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Biomedical Engineering Courses
A survey of systems theory with applications from bioengineering and physiology. Analysis: differential equations, linear and nonlinear systems, stability, the complementary nature of time and frequency domain methods, feedback, and biological oscillations. Applications: nerve function, muscle dynamics, cardiovascular regulation. Laboratory: neural models, feedback control systems, properties of muscle, cardiovascular function.
This is a combined introductory graduate/upper-level undergraduate course that focuses on examining modern techniques for manipulating cellular behavior and the application of these techniques to problems in the biomedical and biotechnological arenas. Topics will include expanding the genetic code, genetic circuits, rewiring signaling pathways, controlling behavior through cell-matrix interactions, and directed differentiation of stem cells. Lectures will review fundamental concepts in cell biology before delving into topical examples from current literature. Students will work individually and in teams to determine the boundaries of existing cellular engineering techniques using scientific literature and conduct original research in the laboratory.
Fundamental engineering and biological principles underlying field of tissue engineering, along with examples and strategies to engineer specific tissues for clinical use. Students will prepare a paper in the field of tissue engineering, and participate in a weekly laboratory in which they will learn and use methods to fabricate materials and perform 3-D cell culture.
The course is designed as an introduction for students who want to gain both hands on training as well as an introduction to the physics and image reconstruction techniques involved in generating images. The course will introduce the fundamentals of the major imaging modalities including, but not limited to: electron microscopy, optical microscopy, x-ray, computed tomography, ultrasound, MRI, and nuclear imaging, as well as an overview of in vivo imaging and molecular imaging. This course also includes a lab section every other week.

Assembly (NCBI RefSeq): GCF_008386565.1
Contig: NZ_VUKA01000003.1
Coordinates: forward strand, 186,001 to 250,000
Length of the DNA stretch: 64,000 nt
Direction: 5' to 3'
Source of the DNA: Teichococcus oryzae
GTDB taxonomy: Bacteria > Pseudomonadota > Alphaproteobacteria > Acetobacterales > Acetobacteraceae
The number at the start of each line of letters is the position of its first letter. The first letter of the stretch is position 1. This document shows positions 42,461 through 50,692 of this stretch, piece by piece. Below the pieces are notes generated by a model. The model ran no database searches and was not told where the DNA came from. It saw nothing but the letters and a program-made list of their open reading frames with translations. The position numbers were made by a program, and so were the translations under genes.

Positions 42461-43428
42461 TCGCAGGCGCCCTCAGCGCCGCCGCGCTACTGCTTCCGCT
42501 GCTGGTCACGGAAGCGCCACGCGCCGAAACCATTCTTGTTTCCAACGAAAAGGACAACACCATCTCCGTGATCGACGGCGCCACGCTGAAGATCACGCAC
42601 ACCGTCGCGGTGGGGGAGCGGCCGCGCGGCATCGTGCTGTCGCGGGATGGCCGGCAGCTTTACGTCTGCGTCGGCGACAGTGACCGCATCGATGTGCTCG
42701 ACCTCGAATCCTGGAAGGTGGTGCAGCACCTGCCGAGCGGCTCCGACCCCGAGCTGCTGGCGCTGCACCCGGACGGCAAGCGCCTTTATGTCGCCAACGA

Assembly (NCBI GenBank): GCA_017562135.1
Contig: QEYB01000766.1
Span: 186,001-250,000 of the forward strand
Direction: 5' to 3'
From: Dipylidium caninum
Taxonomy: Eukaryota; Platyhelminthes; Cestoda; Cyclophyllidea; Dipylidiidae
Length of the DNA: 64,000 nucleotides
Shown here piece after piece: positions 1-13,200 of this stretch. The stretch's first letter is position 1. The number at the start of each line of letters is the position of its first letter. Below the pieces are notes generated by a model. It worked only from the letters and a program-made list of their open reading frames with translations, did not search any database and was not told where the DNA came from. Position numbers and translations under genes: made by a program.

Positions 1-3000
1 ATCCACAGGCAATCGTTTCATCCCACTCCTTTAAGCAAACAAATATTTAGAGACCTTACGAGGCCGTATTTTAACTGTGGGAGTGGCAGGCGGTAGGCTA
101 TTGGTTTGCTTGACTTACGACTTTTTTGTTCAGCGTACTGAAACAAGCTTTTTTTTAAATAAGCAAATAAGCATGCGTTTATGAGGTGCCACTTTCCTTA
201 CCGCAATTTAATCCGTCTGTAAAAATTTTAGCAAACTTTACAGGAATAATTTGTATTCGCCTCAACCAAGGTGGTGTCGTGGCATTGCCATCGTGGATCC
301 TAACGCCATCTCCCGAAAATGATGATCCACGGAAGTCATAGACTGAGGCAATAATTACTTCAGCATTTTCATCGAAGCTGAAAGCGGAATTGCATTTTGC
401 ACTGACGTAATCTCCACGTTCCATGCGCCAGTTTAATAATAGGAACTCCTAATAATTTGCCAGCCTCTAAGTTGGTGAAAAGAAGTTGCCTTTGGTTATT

Approaches from robotics, control theory, and neuroscience for understanding biological motor systems. Analytical and computational modeling of muscles, reflex arcs, and neural systems that contribute to motor control in the brain. Focus on understanding how the central nervous system plans and controls voluntary movement of the eyes and limbs. Learning and memory; effects of variability and noise on optimal motor planning and control in biological systems.
A biomaterial is any form of matter that is produced by or interacts with biological systems. One of the pillars of biomedical engineering is to use naturally derived and synthetic biomaterials to treat, augment, or replace human tissues. This course examines the structure, properties and processing of biomaterials.